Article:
I wonder if Paul's comment to the Corinthians regarding "baptism for the dead" has something to do with this text from 2 Maccabees 12. (1 Cor 15:29ff) Paul's Greek here has some similarities to the apocryphal text and it does seem clear that some believers in Corinth were either familiar with the practice or engaging in it or both. This certainly could be an allusion to the Maccabean text.

This led me to think about the text in Jude 14,15 that quotes from the apocryphal 1 Enoch text. Jude is apocryphal in nature and is quoting Enoch which is also apocryphal. This is one key reason why this small document had such difficulty gaining full acceptance in the early church, yet this suggests that Enoch had more than a little influence.

Many of the second century church fathers make citations from "The Apocrypha" as inspired text. These apocryphal writings were accorded "scriptural" status by some fathers prior to Jerome as being in the OT, not the NT.

Luther and other Protestants did reject The Apocrypha as biblical text and their rejection may indeed have had something to do with purgatory and prayers for the dead (something Luther really disagreed with). Luther and the other Reformers [Protestants] also demanded that the biblical text should be translated directly from the original languages and NOT from Jerome's Latin which was a less than satisfactory translation of the Greek and a very poor translation of Hebrew. Most of the best known Reformers were biblical scholars and knew that The Apocrypha had not been included in the Hebrew OT - this probably affected their view of the writings as well.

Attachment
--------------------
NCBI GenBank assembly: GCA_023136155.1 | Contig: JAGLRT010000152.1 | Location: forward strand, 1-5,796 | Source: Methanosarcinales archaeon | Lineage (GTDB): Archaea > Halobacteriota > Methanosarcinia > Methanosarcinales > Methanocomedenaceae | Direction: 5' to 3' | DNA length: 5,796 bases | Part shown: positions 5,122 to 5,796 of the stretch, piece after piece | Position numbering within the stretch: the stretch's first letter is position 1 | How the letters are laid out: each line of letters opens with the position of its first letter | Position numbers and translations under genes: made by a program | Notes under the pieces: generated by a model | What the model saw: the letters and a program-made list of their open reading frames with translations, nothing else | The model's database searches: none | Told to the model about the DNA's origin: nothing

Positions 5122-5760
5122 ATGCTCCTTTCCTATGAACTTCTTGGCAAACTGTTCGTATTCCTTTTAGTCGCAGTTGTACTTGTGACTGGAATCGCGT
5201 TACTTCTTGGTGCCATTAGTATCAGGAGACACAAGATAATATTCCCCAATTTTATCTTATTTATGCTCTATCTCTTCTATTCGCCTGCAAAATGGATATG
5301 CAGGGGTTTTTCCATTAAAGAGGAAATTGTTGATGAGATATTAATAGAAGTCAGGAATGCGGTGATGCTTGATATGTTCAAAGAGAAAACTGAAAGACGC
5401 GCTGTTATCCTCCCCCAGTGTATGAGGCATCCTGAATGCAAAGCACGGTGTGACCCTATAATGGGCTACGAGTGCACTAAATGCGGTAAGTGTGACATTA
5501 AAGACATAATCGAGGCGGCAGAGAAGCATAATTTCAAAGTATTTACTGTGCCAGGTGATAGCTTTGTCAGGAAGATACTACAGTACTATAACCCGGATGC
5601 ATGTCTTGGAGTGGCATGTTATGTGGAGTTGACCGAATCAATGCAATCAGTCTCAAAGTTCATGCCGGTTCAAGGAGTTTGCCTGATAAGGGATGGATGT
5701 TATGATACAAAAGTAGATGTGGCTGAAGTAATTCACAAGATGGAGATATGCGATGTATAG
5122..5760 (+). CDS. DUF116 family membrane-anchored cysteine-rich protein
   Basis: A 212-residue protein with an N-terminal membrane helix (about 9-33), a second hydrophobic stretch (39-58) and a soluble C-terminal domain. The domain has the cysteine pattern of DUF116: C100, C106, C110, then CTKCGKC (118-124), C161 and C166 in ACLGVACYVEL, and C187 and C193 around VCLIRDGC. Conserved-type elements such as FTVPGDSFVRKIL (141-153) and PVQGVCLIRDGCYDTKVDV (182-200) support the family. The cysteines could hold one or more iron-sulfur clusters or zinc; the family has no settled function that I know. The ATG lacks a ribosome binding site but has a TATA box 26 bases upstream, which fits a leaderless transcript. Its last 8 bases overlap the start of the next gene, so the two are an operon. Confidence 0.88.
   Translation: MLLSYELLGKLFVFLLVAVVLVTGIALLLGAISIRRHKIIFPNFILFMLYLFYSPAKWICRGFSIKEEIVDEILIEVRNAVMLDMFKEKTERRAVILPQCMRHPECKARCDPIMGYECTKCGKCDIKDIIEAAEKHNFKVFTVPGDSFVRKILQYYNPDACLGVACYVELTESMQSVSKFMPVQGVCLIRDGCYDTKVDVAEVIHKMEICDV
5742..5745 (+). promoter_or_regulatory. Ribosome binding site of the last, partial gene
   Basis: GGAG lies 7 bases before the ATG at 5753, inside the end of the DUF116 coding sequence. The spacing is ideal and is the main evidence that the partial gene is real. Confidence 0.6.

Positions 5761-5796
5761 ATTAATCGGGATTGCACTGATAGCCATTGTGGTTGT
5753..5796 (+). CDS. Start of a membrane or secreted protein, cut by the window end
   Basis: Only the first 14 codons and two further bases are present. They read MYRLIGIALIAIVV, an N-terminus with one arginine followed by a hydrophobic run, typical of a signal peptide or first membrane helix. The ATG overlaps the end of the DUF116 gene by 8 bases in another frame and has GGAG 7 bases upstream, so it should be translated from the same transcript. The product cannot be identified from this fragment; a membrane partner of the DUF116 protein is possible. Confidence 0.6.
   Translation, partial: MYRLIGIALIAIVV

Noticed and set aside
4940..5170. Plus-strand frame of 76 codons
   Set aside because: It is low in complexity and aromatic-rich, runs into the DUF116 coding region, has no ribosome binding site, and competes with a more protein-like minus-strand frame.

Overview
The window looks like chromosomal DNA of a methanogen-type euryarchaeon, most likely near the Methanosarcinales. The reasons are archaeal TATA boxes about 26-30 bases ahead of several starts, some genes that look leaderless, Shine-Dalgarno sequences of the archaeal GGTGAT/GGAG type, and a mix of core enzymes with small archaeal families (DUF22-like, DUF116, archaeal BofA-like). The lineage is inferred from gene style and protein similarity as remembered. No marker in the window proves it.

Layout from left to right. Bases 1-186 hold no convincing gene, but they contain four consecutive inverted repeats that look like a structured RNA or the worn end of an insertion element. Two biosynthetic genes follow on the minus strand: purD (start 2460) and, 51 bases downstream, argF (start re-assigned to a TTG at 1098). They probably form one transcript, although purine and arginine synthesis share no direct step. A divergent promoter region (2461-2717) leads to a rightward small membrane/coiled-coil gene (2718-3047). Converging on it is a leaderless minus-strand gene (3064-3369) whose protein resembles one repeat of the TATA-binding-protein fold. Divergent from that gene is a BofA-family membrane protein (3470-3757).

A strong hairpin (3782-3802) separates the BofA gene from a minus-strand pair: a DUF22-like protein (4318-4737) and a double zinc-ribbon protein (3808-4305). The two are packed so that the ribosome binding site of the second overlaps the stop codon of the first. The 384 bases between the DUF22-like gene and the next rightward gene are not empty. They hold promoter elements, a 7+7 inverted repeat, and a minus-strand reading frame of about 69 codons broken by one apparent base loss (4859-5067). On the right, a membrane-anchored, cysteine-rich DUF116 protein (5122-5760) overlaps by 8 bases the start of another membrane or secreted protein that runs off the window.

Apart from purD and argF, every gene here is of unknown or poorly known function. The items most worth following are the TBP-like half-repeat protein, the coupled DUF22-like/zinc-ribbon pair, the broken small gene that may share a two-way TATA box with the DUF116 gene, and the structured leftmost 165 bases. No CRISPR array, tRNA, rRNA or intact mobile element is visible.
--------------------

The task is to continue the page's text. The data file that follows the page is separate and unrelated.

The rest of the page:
It was only AFTER Luther, at the Council of Trent in 1546, that the Catholic Church officially stated these writings were included in the inspired text of the Bible. No matter what doctrinal positions one takes, these data points are not "Catholic" or "Protestant," but historical. As with many other early extra-biblical texts, some early Christians viewed these texts as "inspired," while others did not.